"Good luck to you, gentleman," said the horse. "You seem as if you had got something that you like better than me."
"I have not got that, and I won't; but it came over me to forget you," said he.
"I don't mind," said the horse, "it will make no difference. Raise your sword and smite off my head."
"Fortune will now allow that I should do that," said he.
"Do it instantly, or I will do it to you," said the horse.
So the lad drew his sword and smote off the horse's head; then he lifted his two palms and uttered a doleful cry.
What should he hear behind him but "All hail, my brother-in-law."
He looked behind him, and there was the finest man he ever set eyes upon.
"What set you weeping for the black horse?" said he.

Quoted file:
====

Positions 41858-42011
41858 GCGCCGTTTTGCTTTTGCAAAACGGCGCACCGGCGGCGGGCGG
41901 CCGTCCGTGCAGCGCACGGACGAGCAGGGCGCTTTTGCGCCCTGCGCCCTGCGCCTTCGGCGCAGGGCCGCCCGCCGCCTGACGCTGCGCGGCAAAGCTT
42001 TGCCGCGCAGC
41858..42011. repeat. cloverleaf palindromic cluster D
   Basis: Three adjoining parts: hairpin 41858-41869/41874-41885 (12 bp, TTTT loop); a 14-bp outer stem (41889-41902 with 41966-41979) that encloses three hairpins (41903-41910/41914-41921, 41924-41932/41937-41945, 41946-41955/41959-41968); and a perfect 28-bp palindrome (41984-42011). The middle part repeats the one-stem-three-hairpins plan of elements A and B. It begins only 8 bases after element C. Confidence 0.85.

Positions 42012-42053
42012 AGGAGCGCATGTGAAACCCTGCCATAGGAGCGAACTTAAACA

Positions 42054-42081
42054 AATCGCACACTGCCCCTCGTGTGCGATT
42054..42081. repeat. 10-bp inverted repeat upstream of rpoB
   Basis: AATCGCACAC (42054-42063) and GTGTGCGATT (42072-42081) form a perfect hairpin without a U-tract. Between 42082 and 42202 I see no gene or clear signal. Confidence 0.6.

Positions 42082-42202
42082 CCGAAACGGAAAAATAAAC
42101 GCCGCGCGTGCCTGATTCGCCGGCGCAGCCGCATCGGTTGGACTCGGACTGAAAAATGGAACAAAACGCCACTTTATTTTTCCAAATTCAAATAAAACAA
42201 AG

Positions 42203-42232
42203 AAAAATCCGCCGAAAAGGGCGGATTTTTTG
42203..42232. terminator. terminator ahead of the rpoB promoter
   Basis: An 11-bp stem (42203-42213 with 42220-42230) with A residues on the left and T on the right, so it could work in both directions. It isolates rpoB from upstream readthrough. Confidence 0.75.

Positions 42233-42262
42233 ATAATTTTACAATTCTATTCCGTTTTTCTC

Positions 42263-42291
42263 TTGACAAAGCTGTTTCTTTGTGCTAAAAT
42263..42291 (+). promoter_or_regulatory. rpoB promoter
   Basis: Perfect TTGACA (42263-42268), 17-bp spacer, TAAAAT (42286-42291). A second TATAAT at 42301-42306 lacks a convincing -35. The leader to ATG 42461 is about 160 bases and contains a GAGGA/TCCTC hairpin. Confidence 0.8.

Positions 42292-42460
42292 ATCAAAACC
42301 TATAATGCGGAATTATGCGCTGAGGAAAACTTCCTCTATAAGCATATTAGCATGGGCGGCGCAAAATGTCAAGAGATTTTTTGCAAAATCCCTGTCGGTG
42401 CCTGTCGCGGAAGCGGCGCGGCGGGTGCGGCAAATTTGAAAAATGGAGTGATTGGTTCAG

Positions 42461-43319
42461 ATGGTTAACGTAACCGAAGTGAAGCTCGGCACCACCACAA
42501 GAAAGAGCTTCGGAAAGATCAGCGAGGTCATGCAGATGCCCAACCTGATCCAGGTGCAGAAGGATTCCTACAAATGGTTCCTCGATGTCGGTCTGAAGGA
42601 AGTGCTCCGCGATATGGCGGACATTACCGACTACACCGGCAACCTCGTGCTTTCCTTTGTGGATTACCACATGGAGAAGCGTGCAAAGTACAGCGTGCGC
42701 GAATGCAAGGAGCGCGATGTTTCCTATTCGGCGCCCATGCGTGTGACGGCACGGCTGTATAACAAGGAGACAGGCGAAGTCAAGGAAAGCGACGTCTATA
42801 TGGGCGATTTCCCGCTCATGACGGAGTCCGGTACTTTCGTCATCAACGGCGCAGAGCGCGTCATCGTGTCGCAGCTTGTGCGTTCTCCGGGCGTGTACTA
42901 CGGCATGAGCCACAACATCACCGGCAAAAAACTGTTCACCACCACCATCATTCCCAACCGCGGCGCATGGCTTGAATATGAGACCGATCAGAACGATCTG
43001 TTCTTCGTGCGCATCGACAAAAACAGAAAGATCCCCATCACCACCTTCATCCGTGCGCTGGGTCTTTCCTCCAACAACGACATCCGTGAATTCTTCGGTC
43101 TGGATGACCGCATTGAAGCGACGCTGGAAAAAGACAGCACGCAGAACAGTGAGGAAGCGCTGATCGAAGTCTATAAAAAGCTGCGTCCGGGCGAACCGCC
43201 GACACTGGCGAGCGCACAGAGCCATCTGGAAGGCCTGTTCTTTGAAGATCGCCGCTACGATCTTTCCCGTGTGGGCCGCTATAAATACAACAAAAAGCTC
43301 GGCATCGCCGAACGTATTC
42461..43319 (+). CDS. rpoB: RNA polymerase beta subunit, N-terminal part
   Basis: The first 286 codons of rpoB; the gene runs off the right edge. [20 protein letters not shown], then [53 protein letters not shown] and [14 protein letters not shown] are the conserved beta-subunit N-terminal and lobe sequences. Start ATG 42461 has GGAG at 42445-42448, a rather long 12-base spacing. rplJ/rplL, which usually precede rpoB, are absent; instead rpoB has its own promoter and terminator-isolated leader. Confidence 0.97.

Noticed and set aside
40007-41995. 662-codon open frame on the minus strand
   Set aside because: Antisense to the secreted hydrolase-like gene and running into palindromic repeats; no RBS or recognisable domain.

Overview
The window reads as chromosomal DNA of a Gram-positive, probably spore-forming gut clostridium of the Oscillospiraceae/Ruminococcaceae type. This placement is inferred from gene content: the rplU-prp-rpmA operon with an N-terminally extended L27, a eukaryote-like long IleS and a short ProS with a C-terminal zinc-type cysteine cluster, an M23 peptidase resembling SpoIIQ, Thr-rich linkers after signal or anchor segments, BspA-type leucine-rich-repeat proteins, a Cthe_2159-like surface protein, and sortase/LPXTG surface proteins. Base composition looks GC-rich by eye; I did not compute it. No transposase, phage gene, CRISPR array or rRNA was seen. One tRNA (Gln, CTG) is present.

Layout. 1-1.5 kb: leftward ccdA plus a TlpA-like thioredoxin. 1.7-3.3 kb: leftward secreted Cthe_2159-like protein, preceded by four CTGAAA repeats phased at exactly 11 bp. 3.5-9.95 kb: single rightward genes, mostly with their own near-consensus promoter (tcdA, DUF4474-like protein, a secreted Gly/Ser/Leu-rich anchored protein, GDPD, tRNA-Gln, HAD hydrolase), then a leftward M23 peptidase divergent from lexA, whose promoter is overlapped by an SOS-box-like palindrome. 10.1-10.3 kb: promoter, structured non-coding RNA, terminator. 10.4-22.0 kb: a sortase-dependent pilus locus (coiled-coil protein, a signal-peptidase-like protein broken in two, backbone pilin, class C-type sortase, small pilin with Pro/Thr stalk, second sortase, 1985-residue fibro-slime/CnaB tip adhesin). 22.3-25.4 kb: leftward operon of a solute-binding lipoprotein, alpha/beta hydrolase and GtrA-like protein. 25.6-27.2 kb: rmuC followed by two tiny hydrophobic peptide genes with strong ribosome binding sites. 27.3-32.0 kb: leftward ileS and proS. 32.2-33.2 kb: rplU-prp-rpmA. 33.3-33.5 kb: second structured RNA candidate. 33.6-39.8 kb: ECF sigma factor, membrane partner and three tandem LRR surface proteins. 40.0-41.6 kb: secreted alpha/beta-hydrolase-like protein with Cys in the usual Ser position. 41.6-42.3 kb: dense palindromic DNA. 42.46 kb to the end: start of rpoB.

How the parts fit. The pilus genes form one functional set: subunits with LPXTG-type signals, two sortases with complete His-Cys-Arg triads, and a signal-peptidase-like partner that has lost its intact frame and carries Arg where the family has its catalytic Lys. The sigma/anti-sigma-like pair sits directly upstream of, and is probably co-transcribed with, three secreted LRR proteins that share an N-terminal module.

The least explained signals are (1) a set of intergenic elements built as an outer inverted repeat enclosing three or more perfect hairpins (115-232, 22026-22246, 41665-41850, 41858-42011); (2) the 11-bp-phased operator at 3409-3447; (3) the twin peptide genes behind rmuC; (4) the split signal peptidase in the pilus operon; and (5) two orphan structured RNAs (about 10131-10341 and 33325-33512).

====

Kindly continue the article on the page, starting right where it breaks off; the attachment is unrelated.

"This," said the lad, "that there never was born of man or beast a creature in this world that I was fonder of."
"Would you take me for him?" said the stranger.
"If I could think you the horse, I would; but if not, I would rather the horse," said the rider.
"I am the black horse," said the lad, "and if I were not, how should you have all these things that you went to seek in my father's house. Since I went under spells, many a man have I ran at before you met me. They had but one word amongst them: they could not keep me, nor